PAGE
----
Independent media group receives takeover approach from unnamed suitor

Discussions at a ‘preliminary stage’ but shares surge after announcement

Independent House on Talbot Street, home to INM. Photograph: Alan Betson/The Irish Times

Independent House on Talbot Street, home to INM. Photograph: Alan Betson/The Irish Times


Shares in Independent News & Media (INM) soared on Thursday after the company confirmed it may be sold, having received a takeover approach from an unnamed suitor.

The announcement came after The Irish Times reported that the group’s chief executive, Michael Doorly, had raised the prospect of a sale of the newspaper group in meetings with members of the Dublin investment community in recent days.

Shares in INM soared 24 per cent to 9 cents on the news.


“The board of INM notes the recent press speculation and confirms that it has received an approach in relation to a possible offer for the company,” INM said. “Discussions are at a preliminary stage and there is no certainty that any offer will be made, or as to the terms of any such offer.”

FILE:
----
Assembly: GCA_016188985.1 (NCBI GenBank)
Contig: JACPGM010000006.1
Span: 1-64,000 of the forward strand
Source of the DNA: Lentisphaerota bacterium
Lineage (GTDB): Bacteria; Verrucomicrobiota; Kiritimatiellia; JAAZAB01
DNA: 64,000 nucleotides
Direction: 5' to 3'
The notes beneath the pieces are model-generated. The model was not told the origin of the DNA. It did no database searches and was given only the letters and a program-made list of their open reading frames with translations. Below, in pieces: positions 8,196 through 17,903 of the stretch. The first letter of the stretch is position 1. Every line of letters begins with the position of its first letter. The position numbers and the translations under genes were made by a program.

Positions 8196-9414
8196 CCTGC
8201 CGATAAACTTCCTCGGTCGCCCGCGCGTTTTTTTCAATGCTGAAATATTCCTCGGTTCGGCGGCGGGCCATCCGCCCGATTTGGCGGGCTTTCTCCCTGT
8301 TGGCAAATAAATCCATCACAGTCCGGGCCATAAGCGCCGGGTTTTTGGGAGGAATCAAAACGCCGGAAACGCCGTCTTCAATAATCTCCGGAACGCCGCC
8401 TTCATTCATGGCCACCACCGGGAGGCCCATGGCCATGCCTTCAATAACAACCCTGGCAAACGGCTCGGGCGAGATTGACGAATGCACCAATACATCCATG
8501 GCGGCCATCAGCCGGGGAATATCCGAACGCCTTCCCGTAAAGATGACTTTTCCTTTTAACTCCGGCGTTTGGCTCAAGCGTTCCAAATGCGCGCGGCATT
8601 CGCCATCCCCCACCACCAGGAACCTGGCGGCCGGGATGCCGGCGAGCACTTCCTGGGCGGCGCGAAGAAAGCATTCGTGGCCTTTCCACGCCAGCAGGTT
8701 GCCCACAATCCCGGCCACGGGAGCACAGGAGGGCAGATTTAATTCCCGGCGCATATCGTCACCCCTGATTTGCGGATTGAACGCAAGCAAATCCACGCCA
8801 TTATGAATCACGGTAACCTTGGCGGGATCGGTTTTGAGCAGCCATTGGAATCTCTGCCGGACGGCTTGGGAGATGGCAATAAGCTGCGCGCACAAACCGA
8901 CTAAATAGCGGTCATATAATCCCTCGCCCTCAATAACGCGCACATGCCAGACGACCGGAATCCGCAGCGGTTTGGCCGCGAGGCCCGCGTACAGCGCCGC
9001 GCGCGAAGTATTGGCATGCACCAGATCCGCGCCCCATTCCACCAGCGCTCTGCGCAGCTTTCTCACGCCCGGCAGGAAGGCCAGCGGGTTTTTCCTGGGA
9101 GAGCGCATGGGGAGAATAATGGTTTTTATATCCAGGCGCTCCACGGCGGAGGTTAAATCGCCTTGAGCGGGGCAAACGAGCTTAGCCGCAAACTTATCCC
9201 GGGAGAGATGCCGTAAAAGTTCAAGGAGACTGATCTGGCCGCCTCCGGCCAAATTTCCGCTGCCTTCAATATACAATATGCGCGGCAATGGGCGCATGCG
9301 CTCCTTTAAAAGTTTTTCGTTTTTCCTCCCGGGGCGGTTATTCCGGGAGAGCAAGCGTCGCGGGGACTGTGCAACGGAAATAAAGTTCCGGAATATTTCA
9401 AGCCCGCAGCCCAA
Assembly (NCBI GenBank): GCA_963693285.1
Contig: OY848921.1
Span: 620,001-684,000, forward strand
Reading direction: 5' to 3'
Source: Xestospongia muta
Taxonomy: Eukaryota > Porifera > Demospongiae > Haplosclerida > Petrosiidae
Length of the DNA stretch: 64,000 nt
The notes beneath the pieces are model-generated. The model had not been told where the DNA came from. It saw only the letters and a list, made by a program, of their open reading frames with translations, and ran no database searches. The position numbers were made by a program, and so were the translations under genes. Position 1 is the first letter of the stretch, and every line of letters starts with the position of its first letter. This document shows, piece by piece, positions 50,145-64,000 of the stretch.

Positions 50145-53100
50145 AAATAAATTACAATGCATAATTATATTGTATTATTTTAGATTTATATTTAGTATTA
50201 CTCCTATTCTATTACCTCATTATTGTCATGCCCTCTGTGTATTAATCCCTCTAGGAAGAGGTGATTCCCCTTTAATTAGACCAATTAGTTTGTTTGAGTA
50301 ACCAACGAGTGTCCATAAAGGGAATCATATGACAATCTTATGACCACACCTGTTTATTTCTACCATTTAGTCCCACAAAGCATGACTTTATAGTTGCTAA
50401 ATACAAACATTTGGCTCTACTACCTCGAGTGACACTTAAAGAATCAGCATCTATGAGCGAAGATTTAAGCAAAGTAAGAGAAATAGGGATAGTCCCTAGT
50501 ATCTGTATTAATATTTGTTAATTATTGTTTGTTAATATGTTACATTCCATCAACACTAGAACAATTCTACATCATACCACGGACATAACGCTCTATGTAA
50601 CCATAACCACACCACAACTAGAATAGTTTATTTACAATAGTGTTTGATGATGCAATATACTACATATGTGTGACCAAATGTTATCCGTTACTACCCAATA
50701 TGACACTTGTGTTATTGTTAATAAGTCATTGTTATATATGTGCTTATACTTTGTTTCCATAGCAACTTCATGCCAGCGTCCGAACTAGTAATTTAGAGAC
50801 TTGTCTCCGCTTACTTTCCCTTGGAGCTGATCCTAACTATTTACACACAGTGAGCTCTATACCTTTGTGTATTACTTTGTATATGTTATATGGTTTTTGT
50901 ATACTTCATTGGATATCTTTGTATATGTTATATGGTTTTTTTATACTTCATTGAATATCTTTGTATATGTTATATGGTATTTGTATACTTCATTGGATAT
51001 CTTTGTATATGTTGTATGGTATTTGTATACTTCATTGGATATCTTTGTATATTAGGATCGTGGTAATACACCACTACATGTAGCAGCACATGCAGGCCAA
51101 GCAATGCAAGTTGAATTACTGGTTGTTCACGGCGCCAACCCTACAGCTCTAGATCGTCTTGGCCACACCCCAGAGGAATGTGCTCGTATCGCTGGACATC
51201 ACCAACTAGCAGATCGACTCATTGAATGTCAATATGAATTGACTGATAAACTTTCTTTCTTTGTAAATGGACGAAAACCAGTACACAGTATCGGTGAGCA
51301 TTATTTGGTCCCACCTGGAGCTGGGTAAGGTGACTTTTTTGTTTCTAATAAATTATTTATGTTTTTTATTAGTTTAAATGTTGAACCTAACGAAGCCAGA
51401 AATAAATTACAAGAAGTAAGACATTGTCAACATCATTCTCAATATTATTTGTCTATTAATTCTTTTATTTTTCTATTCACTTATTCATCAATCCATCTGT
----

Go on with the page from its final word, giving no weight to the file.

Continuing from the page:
Mr Doorly had insisted earlier this week that he was not aware of the intentions of the company’s two biggest shareholders, businessmen Denis O’Brien and Dermot Desmond, who between them control about 45 per cent of the company, according to sources familiar with his comments in meetings.

INM released annual results last week that starkly illustrated the challenges facing the newspaper industry, and it as the sector’s biggest player here.

It announced a more than 2 per cent decline in group revenues to €191 million while pretax profits fell by more than 15 per cent to €24.1 million. Its digital revenues, meanwhile, went into reverse. INM’s cash pile also fell by about 10 per cent to €81.7 million.

The group also announced a new strategy – INM@21 – which includes building a new publishing model to help it “ [optimise] revenues, [reduce] costs and [build ]the capability to respond to the changing needs” of readers. The company said it has set aside €5 million for the first phase of the project.


INM also revealed in last week’s results that it recorded a €3.5 million charge for legal costs last year. The costs were incurred due to investigations by the Office of the Director of Corporate Enforcement and the Data Protection Commissioner, as well as the subsequent appointment of High Court inspectors, after issues including an alleged major data breach at the group in 2014.

INM has been the subject of persistent market rumours in recent months that it could be sold. Sources said German media group Axel Springer had taken a look at INM in the past, while Norwegian group Schibsted has also been rumoured to hold an interest.